One of the challenges Tillis faced with Above & Beyond the Doll of Cutey, and all of her Warner Bros. recordings really, is that her producers couldn’t match her intensity or deliver on her vision.  A more creative presentation of this song would’ve bumped it a lot higher on the list



“Pretty Paper”

Just in Time For Christmas


Written by Willie Nelson

Produced by Pam Tillis and Matt Spicher

This is a faithful, well-performed cover of the dreariest country Christmas song of all-time.

Other Voices:  Willie Nelson



“Goodbye Highway”

Goodbye Highway [Single]


Written by Pam Tillis, Mary Ann Kennedy, and Pat Rose

Produced by Steve Buckingham

Pam’s first country single is well-written and female-centric, as she takes her heartache in her own hands and hits the open road.  The production holds it back, as if the studio around her is operating in a lower gear than the lady at the mic.  It’s an early indication of how Warner Bros. would squander her talent for most of the eighties.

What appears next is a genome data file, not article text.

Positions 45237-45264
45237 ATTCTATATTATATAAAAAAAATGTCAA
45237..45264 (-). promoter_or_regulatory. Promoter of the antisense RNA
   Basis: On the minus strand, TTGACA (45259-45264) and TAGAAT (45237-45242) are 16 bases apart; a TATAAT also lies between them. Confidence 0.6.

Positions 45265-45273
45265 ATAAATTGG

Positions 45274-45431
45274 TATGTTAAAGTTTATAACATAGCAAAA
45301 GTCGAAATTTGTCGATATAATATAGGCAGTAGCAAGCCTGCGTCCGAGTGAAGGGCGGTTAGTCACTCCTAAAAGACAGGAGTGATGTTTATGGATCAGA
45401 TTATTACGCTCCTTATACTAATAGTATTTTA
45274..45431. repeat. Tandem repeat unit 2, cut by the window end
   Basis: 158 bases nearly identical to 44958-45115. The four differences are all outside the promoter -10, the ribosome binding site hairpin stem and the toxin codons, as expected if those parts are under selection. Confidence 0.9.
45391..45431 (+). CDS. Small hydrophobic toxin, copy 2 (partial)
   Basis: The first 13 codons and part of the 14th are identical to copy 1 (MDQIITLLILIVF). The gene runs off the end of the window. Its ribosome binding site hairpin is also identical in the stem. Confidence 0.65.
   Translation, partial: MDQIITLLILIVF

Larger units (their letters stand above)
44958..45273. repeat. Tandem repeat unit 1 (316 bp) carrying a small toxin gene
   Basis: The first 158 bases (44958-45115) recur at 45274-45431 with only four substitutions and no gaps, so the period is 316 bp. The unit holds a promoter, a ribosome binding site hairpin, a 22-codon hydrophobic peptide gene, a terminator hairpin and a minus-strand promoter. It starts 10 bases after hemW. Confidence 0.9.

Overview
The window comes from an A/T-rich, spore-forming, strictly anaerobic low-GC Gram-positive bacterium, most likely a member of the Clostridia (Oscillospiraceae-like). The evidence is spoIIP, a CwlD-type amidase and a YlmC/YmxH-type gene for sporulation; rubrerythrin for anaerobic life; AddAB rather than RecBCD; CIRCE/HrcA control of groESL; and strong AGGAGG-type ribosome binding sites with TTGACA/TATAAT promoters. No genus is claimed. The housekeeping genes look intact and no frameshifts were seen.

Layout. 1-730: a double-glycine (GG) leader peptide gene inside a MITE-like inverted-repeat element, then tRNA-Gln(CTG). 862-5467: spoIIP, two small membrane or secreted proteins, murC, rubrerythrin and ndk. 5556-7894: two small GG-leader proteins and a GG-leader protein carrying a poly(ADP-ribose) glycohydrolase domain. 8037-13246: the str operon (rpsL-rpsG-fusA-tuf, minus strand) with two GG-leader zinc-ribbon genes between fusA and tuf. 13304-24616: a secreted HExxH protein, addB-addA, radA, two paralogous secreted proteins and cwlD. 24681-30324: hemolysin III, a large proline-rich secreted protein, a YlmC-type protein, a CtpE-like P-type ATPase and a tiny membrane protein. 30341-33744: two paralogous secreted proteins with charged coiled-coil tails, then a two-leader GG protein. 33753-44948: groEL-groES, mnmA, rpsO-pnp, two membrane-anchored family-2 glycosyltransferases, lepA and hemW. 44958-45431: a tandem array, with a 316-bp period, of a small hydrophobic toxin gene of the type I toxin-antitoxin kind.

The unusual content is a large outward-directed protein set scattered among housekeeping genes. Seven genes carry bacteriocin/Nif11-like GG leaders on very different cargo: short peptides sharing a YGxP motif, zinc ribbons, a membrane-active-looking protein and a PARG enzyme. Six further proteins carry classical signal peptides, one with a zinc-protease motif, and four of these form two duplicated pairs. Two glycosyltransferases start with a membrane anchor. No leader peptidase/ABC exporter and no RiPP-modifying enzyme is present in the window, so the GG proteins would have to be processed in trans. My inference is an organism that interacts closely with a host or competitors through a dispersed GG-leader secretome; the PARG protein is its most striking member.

“Never Be the Same”

Above and Beyond the Doll of Cutey


Written by Pam Tillis and Fred Koller

Produced by Dixie Gamble-Bowen and Jolly Hills Productions

This is a mature, backward-glancing look at an ongoing relationship.  She’s still a little too young to deliver this with the time and distance necessary to make it work.   She’ll revisit this idea on her Rhinestoned album, with a John Anderson duet that is much higher on the list.  I don’t know if she’s ever considered revisiting her earlier material, but she would knock this one out of the park now.




“Do I Ever Cross Your Mind” (with Clay Cooper)